If you see a green flag flying from a purple houseboat in Yellowknife Bay, coffee is likely brewing.
Niki Mckenzie says the owners of Mario's Marvellous Movie Emporium — also known as the coffee ship — passed the torch to her in October 2019, after a few training weekends.
The owners, whom she knows only as Frans and Heather, had started the houseboat café as an informal place for friends to gather, drink coffee and eat cinnamon buns about four years ago. The rule was when the green flag goes up, coffee is on.
Mckenzie gave the space some more consistency by keeping regular hours and opening every weekend, and she still rolls up the green flag because she says, it's fun.
But then COVID-19 hit. She closed for a while to keep everyone safe.
This August, she got approval from the health department to reopen, with some new adjustments.
"Pre-COVID[-19], pre-health department, I was running the coffee ship the way Frans had taught me," she wrote in a text message to CBC.
"The only thing I changed was to switch to consistent hours, which led to increased traffic. I think my record was 15 people and five dogs inside. Obviously that doesn't happen anymore, with social distancing, but it was a hell of a lot of fun."
Mckenzie says one of the beautiful things about Yellowknife is that it gives people opportunities to try new things without huge overheads or the fear of failure.
"People up here are genuinely excited when anyone, anywhere is doing anything new, which I think creates a lot of opportunity for entrepreneurs and hustlers," she said.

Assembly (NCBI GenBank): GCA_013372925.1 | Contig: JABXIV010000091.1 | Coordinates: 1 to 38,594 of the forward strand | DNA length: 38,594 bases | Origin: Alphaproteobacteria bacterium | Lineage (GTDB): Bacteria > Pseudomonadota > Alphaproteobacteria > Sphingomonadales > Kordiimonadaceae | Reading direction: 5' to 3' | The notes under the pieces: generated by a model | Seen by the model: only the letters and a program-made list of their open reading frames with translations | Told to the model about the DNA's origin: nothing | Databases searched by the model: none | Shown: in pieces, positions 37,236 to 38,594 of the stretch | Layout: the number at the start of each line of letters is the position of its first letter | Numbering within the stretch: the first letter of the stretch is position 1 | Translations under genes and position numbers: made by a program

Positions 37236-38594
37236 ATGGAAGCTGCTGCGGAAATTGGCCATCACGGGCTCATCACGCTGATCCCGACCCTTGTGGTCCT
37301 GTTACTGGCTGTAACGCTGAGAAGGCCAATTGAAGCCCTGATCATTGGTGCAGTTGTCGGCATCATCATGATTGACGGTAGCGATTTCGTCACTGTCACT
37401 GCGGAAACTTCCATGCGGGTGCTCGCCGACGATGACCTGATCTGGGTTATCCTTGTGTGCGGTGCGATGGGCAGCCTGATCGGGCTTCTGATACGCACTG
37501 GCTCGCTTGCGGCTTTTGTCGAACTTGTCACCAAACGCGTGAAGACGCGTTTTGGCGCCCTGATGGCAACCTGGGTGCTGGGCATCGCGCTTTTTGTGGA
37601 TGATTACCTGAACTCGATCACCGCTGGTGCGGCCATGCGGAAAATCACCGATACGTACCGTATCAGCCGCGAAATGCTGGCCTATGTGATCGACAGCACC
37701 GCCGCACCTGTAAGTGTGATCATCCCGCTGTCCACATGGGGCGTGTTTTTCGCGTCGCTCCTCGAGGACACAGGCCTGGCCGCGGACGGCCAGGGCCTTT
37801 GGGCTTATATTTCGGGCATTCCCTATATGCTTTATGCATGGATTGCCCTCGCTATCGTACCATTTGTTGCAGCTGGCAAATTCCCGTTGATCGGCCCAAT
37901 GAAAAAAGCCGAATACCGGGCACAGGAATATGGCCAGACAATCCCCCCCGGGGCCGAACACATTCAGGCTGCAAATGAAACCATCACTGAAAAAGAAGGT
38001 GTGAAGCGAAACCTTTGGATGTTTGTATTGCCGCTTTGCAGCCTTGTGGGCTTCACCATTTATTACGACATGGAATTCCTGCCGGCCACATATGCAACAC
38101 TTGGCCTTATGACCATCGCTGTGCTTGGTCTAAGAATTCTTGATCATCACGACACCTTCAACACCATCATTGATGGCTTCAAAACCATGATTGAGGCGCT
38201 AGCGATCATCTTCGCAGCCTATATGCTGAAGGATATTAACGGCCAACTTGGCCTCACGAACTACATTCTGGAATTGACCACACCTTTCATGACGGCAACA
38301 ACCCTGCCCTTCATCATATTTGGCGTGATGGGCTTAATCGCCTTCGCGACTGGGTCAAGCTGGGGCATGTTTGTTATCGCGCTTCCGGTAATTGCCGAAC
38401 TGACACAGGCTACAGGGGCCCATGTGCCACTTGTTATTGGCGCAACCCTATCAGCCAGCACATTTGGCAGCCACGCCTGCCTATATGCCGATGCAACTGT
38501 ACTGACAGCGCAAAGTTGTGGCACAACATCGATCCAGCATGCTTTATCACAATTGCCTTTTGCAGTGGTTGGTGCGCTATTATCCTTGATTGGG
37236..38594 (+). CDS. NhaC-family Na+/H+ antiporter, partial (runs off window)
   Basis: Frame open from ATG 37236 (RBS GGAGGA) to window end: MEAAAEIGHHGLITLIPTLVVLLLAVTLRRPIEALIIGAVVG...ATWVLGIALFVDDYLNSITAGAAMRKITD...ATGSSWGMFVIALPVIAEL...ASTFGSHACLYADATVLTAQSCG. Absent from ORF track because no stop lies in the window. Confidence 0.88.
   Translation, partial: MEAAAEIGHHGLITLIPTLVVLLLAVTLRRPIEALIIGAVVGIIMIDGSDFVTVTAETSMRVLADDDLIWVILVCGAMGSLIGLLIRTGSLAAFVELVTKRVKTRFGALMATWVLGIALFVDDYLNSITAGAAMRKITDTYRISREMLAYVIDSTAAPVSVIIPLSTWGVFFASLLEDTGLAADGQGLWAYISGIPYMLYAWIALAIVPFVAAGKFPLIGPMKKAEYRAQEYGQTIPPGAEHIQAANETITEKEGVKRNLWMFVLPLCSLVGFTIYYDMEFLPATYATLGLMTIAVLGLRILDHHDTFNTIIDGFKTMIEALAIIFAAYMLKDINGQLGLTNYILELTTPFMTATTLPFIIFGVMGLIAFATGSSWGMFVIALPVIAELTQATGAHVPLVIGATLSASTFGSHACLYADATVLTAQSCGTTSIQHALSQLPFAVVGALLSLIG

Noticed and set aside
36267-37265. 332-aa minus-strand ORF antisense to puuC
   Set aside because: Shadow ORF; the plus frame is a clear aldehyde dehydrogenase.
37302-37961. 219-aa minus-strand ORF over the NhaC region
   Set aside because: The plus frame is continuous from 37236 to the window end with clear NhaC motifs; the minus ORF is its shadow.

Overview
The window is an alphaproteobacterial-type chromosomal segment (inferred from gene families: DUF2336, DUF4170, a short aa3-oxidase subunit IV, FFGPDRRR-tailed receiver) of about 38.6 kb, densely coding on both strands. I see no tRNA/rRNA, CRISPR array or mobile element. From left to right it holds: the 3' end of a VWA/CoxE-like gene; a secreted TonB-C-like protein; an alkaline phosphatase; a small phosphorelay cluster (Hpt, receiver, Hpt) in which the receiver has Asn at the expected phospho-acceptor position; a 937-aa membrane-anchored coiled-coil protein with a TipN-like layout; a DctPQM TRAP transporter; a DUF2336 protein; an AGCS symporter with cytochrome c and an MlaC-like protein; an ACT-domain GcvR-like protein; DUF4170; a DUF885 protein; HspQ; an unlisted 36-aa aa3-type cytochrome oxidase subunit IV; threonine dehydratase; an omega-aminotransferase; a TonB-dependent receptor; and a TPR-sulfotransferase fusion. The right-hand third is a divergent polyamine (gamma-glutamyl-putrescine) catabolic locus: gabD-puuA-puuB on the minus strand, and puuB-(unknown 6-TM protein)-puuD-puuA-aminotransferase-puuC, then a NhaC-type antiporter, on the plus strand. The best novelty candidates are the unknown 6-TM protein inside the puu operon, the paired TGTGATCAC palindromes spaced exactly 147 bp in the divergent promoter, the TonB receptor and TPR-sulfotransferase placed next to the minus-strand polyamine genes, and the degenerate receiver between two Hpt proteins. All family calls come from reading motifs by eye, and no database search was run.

She should know. Mckenzie, who is from New Zealand and has been living in Yellowknife for about four years, is working on seven projects, or "hustles" as she calls them, and has made a name for herself around town as a chef to be reckoned with.
She's brought fine, locally sourced multi-course dining into the snow castle with her project #86YKEats, and she is the chef of the Fish on the Bay gourmet fish and chips truck.
"In fact, I think I had to start the coffee ship just to get enough caffeine to get enough energy to keep going with all the other hustles," she said with a laugh.
'It's been nice to see a lot of familiar faces'
Since she reopened, she can only have a few people on board at a time.
"So far, people have been great," she said. "I've had canoes pull up, do a quick count of people on the deck and then paddle around Jolliffe [Island] and come back half an hour later, which is very respectful and kind of people to do."
What's also changed is that there are no tourists.
"In that regard, it's been nice to see a lot of familiar faces," she said. "I get to see young families coming. I get to watch their kids grow up ... I have a serious following of hungover people that turn up about 2:00 p.m."
She said people have been happy to see the flag fly above the boat again.
"They know they can get a good cup of coffee," she said, adding with a laugh that she's willing to trade one of those cups for some good gossip.
"[The coffee ship] is a gathering place to bring people together, to share ideas, stories [and] gossip. Gossip is worth its weight in gold here," she said.
"I will trade coffee for it."